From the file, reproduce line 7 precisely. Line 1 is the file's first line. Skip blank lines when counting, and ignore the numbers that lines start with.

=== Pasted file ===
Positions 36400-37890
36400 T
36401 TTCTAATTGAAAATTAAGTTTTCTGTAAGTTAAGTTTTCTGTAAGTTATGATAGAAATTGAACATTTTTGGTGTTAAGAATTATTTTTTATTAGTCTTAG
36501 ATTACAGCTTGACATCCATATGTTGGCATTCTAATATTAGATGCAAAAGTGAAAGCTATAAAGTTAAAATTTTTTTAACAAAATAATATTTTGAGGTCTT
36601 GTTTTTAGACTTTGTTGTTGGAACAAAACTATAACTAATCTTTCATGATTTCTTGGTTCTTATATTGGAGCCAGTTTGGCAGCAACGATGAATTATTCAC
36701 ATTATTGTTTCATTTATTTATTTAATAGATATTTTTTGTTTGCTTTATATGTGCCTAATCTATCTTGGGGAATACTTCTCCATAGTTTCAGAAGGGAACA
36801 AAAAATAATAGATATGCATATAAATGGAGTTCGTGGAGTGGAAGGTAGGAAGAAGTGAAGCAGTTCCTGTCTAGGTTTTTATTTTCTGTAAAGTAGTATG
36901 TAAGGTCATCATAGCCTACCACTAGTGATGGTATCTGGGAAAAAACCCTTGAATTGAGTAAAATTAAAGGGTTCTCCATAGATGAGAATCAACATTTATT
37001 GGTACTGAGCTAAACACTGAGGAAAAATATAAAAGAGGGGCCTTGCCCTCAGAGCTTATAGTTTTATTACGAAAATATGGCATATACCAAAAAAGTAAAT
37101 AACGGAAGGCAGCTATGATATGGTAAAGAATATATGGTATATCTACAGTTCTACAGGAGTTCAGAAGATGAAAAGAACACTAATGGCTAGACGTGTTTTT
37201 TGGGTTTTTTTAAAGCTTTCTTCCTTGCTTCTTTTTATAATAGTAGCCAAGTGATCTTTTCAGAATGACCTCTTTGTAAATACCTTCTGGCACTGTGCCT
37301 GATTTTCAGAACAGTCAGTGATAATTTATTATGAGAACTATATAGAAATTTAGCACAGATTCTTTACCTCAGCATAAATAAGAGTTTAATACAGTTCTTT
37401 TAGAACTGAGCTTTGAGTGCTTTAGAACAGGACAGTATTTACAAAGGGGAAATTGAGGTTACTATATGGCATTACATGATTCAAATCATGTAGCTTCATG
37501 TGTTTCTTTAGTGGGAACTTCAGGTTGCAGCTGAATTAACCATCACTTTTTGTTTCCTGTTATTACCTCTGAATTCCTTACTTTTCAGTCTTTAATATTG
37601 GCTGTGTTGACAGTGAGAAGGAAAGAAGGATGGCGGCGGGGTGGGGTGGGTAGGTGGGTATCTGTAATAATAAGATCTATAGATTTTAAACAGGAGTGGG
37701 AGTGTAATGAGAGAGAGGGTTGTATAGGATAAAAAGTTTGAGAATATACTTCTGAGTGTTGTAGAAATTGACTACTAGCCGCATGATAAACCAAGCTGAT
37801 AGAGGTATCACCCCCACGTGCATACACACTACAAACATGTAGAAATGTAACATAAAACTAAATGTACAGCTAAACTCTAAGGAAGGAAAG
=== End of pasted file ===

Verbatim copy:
36801 AAAAATAATAGATATGCATATAAATGGAGTTCGTGGAGTGGAAGGTAGGAAGAAGTGAAGCAGTTCCTGTCTAGGTTTTTATTTTCTGTAAAGTAGTATG